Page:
From a design standpoint, I would not suggest adding fluorescent tube lighting to a ceiling in a home, but increasing the overall lighting in a room will make for a more comfortable and safe experience. Remember that all light sources contribute to the brightness of a room, and no one source needs to provide all the light necessary to see with confidence.

Not sure what to ask for when you go to your local store? The table below gives you an idea of how bright each room in your home needs to be depending on your age. You also need to learn to talk lumens, which is the overall brightness of a light bulb.

Recommended light levels by age group

 

Compact fluorescent or LEDs can provide up to four times more light in the same fixture than an incandescent as a 15 watt CFL will provide as much light as a 60 watt incandescent bulb. Word to the wise; be sure to check the maximum wattage in your existing fixtures at home. You should never put a bulb in your fixture that exceeds the allowable wattage.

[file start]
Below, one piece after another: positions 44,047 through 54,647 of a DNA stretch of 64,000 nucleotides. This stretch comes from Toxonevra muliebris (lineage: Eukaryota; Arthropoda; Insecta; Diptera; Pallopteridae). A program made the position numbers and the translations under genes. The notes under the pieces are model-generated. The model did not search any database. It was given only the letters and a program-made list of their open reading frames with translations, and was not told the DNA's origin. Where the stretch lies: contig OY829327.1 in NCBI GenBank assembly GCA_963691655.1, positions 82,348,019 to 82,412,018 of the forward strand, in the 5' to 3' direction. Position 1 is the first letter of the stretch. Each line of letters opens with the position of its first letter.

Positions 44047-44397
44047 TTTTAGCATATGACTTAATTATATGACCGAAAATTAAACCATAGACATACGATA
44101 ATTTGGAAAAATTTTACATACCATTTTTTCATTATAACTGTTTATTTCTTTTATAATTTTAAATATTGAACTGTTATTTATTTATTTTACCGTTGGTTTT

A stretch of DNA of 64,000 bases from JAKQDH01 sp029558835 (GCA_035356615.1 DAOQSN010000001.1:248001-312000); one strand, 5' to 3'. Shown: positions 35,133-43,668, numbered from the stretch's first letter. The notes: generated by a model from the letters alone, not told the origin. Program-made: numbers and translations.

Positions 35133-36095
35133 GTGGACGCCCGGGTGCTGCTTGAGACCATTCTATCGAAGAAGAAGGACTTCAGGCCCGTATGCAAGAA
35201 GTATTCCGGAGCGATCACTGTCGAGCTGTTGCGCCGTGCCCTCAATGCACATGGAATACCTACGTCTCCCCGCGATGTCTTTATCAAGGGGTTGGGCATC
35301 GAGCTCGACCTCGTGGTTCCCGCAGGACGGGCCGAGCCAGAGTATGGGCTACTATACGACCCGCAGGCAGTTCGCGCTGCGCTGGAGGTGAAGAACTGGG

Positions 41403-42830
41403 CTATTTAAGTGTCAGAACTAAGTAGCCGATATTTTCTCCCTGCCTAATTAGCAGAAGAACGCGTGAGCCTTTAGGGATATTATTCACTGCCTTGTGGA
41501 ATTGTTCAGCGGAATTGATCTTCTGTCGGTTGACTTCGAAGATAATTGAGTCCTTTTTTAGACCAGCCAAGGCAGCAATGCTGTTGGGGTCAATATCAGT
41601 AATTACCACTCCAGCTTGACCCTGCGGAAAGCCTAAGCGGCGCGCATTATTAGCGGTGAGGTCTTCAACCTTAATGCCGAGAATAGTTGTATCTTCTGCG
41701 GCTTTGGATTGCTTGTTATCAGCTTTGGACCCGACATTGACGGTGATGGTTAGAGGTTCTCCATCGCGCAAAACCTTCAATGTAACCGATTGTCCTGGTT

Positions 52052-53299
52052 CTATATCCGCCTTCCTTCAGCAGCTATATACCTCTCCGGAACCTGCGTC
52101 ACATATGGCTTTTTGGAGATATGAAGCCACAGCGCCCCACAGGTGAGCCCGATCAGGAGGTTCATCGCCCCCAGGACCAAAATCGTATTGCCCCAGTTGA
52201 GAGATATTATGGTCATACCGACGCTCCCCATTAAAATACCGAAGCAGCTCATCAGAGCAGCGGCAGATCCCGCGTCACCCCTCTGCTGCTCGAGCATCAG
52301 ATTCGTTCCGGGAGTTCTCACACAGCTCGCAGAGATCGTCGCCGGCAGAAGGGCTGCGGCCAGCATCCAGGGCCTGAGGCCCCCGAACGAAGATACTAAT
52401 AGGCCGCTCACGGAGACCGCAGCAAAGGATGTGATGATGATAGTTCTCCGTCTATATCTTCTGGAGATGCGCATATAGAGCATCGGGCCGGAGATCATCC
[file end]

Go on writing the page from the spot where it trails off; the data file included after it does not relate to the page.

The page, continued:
Tip 2: Older eyes interpret colour differently, but choosing the right bulb can help.

    What about how we perceive colours as we age? Yes, this changes too. Our lenses can become denser and yellow with age, which means that they absorb more of the blue spectrum of light. This distorts the colours we see. Greens, blues and violets become harder to tell apart, and blue starts to look like grey.  Practically speaking, this change can affect our ability to distinguish the difference between the end of one stair and the drop to the next or our ability to match an outfit.